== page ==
The Great Barrier Reef, Australia, covers an area of over 340,000 square kilometers.
Image credit: agrosse / Shutterstock.com
Corals are marine invertebrates of the phylum Cnidaria that live in colonies consisting of thousands of genetically identical polyps (~10 mm) anchored together by a calcium carbonate exoskeleton excreted at their base.
Since the last dramatic shift in sea level during the glacial period nearly 10,000 years ago, the exoskeleton remains of generations of sessile coral colonies have formed large deposits that compact and crystallize, forming large structures known as coral reefs.
Coral reefs form around volcanic islands and certain continental divides in warm, shallow ocean waters less than 150 m in depth, but as the sea levels rise and the reef structure shifts and compacts, the layer of mineralized calcium carbonate can grow to more than 1,500 m in depth and stretch across vast areas of the ocean floor, as long as 2,600 km in the case of Australia’s Great Barrier Reef.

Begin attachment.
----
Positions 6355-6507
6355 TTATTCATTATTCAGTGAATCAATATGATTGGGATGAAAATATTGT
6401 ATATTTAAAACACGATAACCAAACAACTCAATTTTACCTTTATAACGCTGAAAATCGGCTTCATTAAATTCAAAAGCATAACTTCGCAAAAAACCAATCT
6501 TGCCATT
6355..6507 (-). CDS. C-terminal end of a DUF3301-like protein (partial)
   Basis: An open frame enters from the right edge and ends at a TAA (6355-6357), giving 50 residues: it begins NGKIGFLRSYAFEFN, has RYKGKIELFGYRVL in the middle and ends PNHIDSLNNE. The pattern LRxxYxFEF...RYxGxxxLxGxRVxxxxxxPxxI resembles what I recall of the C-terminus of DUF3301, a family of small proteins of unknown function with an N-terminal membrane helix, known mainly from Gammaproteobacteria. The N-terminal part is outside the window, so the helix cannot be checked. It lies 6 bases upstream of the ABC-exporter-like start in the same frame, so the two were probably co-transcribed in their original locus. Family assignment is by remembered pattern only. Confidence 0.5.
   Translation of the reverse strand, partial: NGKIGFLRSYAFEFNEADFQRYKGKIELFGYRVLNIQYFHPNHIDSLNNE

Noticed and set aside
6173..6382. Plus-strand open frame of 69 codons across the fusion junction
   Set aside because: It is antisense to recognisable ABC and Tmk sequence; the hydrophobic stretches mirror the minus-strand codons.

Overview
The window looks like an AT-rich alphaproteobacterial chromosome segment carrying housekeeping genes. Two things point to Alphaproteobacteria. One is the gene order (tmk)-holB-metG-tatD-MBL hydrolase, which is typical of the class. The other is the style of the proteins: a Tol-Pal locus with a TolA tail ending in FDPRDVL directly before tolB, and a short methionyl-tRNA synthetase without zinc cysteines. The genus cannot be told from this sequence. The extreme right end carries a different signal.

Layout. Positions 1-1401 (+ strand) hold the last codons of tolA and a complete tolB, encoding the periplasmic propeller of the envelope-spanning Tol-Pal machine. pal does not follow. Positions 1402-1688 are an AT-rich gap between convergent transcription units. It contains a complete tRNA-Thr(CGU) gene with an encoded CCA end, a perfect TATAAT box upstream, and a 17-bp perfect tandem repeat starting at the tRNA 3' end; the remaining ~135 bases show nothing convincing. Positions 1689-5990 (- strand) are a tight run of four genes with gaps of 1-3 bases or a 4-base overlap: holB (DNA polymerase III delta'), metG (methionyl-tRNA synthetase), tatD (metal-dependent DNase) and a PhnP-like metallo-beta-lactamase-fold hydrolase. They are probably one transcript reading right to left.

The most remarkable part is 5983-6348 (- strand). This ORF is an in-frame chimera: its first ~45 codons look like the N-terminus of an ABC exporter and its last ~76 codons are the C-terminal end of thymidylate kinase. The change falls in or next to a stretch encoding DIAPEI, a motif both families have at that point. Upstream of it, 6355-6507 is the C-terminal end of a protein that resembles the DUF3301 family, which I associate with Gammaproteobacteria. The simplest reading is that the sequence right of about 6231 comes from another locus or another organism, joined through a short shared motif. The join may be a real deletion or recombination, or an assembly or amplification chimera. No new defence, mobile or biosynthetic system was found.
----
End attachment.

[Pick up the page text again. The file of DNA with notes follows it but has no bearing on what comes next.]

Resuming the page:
Coral reefs are capable of breaking the rapid ocean currents and provide calm, structured habitats that serve as oceanic centers of biodiversity, supporting 25% of all sea life and housing 32 of the 34 phyla in the animal kingdom.
Coral reefs and their ecosystems are also vital to humans and the global economy offering food, tourism, medicines and protection of shorelines with a total estimated value of $30 billion USD per year.1
Despite the grandeur of coral reefs, both the living coral and the fossilized coral reefs are susceptible to rapid changes in the marine environment. The greatest threats to coral reefs is the rising temperature of the oceans as a result of climate change and the acidification of the oceans due to increased levels of carbon dioxide in the atmosphere which dissolves in the ocean and forms carbonic acid.2
While these threats are a result of anthropogenic greenhouse gas emissions, coral reefs are also damaged by fertilizer and chemical run-off carried by rivers into the ocean, and natural and human-related changes to the ocean environment and ecosystems that favor large populations of natural coral predators, such as sea urchins and starfish.